Lip sync video of pre-recorded music advice and new post 10-14-21 pg 3!

Winfred

Member
I do this all the time. I Personally worry about the quality of the recording first & THEN I put it to video. Your music SHOULD come first IMO. I record on a TASCAM DP24 at home. So I can take my jolly sweet time. Even when I cut tracks in the studio, I don't necessarily want to worry about filming on STUDIO time. I'm there to cut a track, or at least a vocal. If you MUST have the camera there, just let it run if you restart your track if you make a mistake. Don't mess with the camera. You can edit later. I think you should let cameras run, so you get the studio shots you want.

Once my track is done, I will worry about VIDEO. I go back & video shots of me playing guitar, or piano, or singing. I sing or play exactly as I do on the final track with all the nuances as best I can. play the track through my computer, sometimes connected to a Blue tooth speaker, sometimes not. Now I've got 2 camera angles, because my iPhone is one angle & my SONY AX53 is another...( I would suggest you run 2 ways to capture video for diversity. Use your phone too) So I'll sing to the track, play guitar, or piano...I can edit later. I get plently of takes, so I can weed through it & find what I need.

The beauty of movies & videos is it is a false sense of reality. It is all smoke & mirrors...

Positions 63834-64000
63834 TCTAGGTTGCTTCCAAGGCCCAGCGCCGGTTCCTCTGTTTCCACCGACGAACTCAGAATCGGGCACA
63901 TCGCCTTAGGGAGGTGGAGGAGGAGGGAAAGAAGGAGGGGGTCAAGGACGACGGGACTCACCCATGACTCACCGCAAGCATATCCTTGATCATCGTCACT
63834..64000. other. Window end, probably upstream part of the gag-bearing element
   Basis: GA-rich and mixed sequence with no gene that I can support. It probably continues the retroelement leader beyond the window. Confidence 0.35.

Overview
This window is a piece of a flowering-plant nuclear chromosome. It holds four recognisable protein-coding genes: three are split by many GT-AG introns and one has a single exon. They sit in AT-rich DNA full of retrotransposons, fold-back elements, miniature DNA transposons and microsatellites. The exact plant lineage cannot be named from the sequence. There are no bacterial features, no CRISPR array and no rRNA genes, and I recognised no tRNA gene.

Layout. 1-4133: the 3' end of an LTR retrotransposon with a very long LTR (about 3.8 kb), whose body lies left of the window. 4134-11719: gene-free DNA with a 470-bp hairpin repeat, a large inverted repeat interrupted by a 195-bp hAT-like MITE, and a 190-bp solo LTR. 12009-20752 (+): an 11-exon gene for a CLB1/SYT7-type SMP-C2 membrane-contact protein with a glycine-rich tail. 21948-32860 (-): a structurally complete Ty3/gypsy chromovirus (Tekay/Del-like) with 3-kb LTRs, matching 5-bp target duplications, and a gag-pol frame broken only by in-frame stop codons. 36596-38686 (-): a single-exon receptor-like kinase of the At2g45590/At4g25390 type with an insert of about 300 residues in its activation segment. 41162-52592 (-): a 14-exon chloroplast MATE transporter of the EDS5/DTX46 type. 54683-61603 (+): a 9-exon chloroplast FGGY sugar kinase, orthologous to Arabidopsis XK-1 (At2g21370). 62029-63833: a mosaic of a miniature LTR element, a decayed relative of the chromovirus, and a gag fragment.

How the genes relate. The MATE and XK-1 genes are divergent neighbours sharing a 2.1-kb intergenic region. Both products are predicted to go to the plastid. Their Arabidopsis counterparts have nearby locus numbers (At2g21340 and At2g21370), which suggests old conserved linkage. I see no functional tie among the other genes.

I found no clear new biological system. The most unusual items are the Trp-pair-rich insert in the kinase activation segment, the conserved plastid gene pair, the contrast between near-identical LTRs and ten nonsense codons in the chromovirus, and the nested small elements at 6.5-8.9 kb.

I just posted my first video here.

Hi Steve!

Very nice of you to give such first hand advice to an unknown amateur like me! I just went to YouTube and listened to your songs, "First Love, Last Love", and, "Cry Of The Young", and you're phenomenal! I just looked at your Tascam and it's quite a piece of technology way over my head! It's amazing how you are so professional from so many angles to create your masterpiece videos! I can hardly believe what you can do with an iPhone! Also your Sony AX53 I looked up and looks like an amazing camera, and great results you've achieved with it. Besides all the huge leaps in talent to create your fine videos and recording technology, top vocals, instrumentation, all! Do you hire some vocalists to sing some of the accompanying background? I have a Zoom Q8. I'll have to change batteries at one point as a battery when recording audio and video runs down in about an hour. I have an extra battery, so at least I can record most of the time. Studio time is $50 an hour. The engineer said it was okay to run my camera. I need to feel "ready" and some set-backs but will schedule soon. I look forward to listening to more of your songs, from a troubadour extraordinaire!

Top of the Evening!
Winfred
 

bouldersoundguy

Well-known member
I have a Zoom H5 and two Zoom Q2HD cameras. I'm quite sure all of them can be powered through the USB mini connectors. I use old phone chargers I scrounge at thrift stores for this kind of thing (mostly for charging or powering my GoPros). When wall power isn't convenient I use portable booster batteries, of the type used for cell phones, to extend the running time of USB powered GoPros and Sony Handycams.

Some cameras will "see" some USB power sources as a computer and go into file transfer mode. If you start the camera recording first then connect the power, they don't do that.